Prototyping High-Frequency PCBs: Techniques and Considerations
RUSHPCB has grown over the years and the quality of services and range of products increased substantially as well. However, with the fast advancement in technology and changes in customer demand patterns, prototyping of PCBs has become more hectic than it was some decades ago. This is because most of the electronic components have become smaller in size due to the introduction of the Integrated Circuit (IC) technology. Consequently, measures like illumination, observation and careful handling of the tiny IC component parts should be done carefully especially for high-frequency Printed Circuit Boards which have a wide range of application in the electronics world. These PCBs aid in meeting the increasing demand for miniaturization and utilization of high-frequency. To prototype any PCB, one needs tweezers, lamps, magnifiers, solder stations and microscopes. However, it is crucial to confirm the connections and assembly of the PCB before prototyping it to eliminate chances of errors and short-circuits. The prototyping of high-frequency (HF) PCBs shall be discussed in detail in this blog.
To begin with, in HF (high-frequency) PCBs, HF signals are reflected on the boards implying that the impedance or dynamic resistance varies with that of the source. To prevent these capacitive effects, all parameters are specified and implemented with high levels of process control. Comparatively, the impedance specified by the customer is checked by the design engineers for manufacturability and a calculation model selected depending on the number of layers needed, the PCB layout and the required impedance. With this, it is possible to adjust the PCB characteristics to operate at the needed frequency signals and all customer specifications are adhered to.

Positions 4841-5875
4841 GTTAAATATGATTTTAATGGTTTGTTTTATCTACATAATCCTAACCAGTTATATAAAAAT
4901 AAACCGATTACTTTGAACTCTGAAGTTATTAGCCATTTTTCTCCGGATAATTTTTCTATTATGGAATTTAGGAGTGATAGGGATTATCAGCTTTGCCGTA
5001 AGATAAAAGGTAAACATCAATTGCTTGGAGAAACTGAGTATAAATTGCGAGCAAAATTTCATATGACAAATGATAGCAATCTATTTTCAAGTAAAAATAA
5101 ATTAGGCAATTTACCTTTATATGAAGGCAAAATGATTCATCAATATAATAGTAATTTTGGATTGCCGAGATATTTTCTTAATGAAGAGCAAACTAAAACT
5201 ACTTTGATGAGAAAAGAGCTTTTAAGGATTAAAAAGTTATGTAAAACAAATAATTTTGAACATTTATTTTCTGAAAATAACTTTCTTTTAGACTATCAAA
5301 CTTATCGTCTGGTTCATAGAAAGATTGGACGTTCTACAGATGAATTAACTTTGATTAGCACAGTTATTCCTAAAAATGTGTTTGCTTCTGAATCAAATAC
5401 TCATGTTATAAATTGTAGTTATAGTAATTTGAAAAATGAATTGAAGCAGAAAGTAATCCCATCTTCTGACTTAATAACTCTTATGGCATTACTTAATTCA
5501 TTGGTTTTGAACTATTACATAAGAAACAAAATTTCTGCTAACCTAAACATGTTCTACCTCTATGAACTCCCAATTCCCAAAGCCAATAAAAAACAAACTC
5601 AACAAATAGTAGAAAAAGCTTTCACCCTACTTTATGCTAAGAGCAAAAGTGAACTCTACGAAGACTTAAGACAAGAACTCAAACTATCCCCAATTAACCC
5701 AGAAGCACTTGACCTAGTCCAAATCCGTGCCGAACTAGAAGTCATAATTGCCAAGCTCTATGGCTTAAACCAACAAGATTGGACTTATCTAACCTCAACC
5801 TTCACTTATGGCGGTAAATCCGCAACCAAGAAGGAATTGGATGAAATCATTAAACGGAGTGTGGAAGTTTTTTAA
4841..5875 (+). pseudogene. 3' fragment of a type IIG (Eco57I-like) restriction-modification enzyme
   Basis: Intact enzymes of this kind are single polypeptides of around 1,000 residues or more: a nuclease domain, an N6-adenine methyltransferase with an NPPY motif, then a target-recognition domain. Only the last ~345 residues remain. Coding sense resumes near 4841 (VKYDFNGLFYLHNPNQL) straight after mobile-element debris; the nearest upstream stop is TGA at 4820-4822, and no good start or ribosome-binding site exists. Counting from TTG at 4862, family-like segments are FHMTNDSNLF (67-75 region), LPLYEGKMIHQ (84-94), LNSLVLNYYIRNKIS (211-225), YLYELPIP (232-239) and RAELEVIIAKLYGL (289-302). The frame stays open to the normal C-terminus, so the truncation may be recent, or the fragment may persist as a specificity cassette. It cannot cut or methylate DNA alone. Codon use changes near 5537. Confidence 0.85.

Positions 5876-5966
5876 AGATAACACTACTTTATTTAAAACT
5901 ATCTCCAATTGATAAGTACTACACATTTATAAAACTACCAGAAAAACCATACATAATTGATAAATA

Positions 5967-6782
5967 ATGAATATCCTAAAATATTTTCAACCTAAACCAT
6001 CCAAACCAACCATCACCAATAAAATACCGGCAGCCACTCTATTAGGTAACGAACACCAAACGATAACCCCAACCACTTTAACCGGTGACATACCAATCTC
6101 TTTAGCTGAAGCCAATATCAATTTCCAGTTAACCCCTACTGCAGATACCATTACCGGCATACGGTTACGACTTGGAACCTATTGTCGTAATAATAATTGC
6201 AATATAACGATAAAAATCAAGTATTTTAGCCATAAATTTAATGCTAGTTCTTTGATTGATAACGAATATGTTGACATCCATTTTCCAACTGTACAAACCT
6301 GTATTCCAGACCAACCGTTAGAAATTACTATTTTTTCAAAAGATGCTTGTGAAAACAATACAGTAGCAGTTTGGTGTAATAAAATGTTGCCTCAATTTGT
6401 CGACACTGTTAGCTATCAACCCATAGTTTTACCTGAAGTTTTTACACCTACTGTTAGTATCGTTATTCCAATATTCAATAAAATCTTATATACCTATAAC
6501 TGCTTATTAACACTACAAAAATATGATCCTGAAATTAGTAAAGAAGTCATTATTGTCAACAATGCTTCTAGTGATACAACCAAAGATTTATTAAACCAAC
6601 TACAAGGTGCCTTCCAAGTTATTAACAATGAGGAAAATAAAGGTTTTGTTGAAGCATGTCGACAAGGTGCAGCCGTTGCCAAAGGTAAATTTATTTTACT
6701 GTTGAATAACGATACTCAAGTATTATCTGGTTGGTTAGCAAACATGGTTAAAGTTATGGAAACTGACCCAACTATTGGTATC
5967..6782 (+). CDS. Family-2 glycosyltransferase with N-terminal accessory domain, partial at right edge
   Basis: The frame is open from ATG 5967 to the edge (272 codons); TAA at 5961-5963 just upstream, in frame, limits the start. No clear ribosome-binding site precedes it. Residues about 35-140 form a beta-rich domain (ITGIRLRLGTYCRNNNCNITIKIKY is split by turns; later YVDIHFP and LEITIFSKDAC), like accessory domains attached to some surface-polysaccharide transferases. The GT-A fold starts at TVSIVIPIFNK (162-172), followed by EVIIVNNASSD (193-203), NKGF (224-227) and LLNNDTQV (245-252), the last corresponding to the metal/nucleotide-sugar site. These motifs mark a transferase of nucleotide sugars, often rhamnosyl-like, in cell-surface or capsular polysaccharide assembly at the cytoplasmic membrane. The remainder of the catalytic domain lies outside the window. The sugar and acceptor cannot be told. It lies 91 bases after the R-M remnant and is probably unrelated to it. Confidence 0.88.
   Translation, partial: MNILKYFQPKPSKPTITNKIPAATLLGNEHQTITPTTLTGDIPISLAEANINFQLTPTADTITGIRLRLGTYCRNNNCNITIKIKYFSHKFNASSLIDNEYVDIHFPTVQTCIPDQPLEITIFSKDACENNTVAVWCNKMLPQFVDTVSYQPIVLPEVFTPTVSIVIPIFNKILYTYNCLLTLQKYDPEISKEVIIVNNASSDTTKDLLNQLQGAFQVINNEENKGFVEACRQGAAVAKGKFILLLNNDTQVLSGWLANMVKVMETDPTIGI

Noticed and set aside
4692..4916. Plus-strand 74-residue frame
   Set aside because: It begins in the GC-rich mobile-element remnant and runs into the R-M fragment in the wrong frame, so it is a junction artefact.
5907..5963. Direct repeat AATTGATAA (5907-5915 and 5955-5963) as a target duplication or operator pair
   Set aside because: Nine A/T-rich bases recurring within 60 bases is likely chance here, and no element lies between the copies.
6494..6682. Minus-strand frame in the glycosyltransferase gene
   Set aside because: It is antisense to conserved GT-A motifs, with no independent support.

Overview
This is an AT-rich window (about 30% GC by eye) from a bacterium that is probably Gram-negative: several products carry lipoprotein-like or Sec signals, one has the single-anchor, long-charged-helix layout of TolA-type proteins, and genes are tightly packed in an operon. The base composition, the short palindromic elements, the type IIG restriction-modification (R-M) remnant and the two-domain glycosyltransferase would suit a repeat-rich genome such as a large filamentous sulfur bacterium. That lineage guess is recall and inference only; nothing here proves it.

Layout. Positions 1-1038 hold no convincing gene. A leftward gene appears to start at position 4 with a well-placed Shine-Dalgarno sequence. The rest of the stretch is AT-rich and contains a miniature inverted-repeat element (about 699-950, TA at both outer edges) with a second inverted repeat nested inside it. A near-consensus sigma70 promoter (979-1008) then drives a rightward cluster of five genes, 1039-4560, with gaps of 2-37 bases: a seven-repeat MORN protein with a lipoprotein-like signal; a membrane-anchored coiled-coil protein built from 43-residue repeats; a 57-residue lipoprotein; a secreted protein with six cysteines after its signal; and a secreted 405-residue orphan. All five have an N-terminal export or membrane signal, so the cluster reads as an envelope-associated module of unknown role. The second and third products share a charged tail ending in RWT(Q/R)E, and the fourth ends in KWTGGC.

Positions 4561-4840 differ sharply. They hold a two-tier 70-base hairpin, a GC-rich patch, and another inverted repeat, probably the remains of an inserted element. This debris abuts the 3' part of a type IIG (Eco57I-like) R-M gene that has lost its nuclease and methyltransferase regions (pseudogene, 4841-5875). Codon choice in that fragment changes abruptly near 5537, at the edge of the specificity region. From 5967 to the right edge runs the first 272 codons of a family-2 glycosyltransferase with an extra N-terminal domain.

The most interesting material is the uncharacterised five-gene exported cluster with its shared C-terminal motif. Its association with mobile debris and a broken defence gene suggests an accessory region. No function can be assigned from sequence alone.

On the other hand, it is recommended that one uses a large area ground plane for precision purpose and high-frequency Printed Circuit Boards. This is because the components used in the design of these PCBs are different from that those used in the normal PCBs so that they can accommodate high-frequencies hence high efficiency of operation. The differentiation between high precision and high speed mixed signal circuits are difficult to manufacture thus careful prototyping is crucial.